Avifaunal Communities
    Existing information relating to bird communities (such as Ontario Breeding Bird Atlas results) will be supplemented with a breeding bird survey, consisting of a combination of point counts and area searches, which will be performed along the access roads, around the proposed project locations and along the length of the proposed head ponds. The breeding bird survey will be conducted in June 2010. The result of this survey will provide detailed information on bird communities within the study area and will allow a determination of the possibility of occurrence of Species at Risk, or Partners In Flight Priority Species.

    Any sitings of bald eagles within the project area by field crews will be documented. Bald eagles are currently listed as Special Concern on the provincial Endangered Species Act.

    Mammal Communities
    Mammal species potentially found in the study area will be documented using

  • Mammal Atlas for Ontario (Dobbyn 1994) and discussion with MNR
  • provincial and federal status information
  • existing population trends, seasonal habitat use (e.g., denning) to determine potential occurrence for mammalian Species at Risk in the area
  • opportunistic observation of mammal species and their scat, tracks or antlers observed during other discipline investigation (i.e. breeding bird surveys).

    In addition, during vegetation community mapping, the potential occurrence of specific wildlife habitat features, such as moose aquatic feeding areas, will be considered.

    The project area is located within the zone of discontinuous distribution for woodland caribou, a threatened species on both the federal Species at Risk Act and the provincial Endangered Species Act. Though caribou are not expected to be present, suitable habitat for caribou use will be mapped during vegetation community mapping. In addition, any observation of caribou within the study area will be noted.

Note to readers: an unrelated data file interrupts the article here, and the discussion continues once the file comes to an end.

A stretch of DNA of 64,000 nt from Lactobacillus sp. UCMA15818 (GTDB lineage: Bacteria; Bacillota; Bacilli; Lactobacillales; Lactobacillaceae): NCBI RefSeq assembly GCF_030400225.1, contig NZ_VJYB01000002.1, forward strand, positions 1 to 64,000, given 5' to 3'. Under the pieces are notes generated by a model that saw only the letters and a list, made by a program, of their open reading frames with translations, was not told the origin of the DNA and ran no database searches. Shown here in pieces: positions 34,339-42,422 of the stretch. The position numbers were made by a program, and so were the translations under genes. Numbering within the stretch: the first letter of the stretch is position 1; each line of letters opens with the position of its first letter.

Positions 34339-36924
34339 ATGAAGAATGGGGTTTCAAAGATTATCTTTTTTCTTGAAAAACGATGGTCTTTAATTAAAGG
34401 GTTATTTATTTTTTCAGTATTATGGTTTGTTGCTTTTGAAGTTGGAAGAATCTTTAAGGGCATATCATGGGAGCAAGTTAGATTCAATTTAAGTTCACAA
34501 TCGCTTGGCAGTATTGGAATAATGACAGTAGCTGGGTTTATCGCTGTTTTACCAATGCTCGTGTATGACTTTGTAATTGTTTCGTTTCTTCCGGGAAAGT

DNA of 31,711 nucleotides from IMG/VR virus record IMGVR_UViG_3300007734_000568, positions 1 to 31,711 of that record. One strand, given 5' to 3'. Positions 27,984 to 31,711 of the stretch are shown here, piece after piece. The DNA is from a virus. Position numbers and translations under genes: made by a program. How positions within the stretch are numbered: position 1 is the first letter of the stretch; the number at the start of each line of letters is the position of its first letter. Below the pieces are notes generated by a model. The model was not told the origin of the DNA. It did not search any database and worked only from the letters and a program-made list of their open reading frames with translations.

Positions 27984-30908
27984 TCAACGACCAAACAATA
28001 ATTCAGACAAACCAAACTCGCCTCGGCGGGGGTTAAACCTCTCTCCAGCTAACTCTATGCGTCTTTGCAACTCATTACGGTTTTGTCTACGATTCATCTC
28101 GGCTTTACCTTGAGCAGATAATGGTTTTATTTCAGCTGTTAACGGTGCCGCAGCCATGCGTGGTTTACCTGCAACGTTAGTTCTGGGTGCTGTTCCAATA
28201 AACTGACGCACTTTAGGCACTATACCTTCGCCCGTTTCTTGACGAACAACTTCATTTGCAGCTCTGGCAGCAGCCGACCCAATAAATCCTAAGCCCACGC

Herpetofaunal Community
    Reptile and amphibian species potentially found in the study area will be updated/documented using

  • Climatic Domain Maps for Amphibians and Reptiles of Ontario (McKenney et al., 2007), the Ontario Herpetofauna Summary Atlas (Oldham and Weller 2000) and discussion with the MNR staff
  • provincial and federal status information
  • existing population trends, seasonal habitat use (e.g., hibernacula)
  • opportunistic observation of reptiles and amphibian species observed during other discipline investigation (i.e. breeding bird survey).

    Based on known range maps of reptile and amphibian species listed on either the federal Species at Risk Act, or the provincial Endangered Species Act, none are expected within the study area.

    Terrestrial investigations would be undertaken in early summer (June) when breeding birds are present within the project area. The results of the terrestrial investigations would be documented in a separate data report.

    Archaeological Resources
    Potential heritage and cultural resource considerations will be addressed by our licensed archaeologist subconsultant, Boreal Heritage Consulting, who will conduct a Stage 1 Archaeological Assessment of the study area. The Stage 1 Assessment will involve a background search of historical documents and the Ministry of Culture’s (MoC) database to identify any registered or unregistered heritage sites within the study area. Based on the findings presented in the Stage 1 report, areas with significant archaeological potential may require field investigation (i.e., Stage 2 study) prior to construction.

  • High Falls and Manitou Falls Project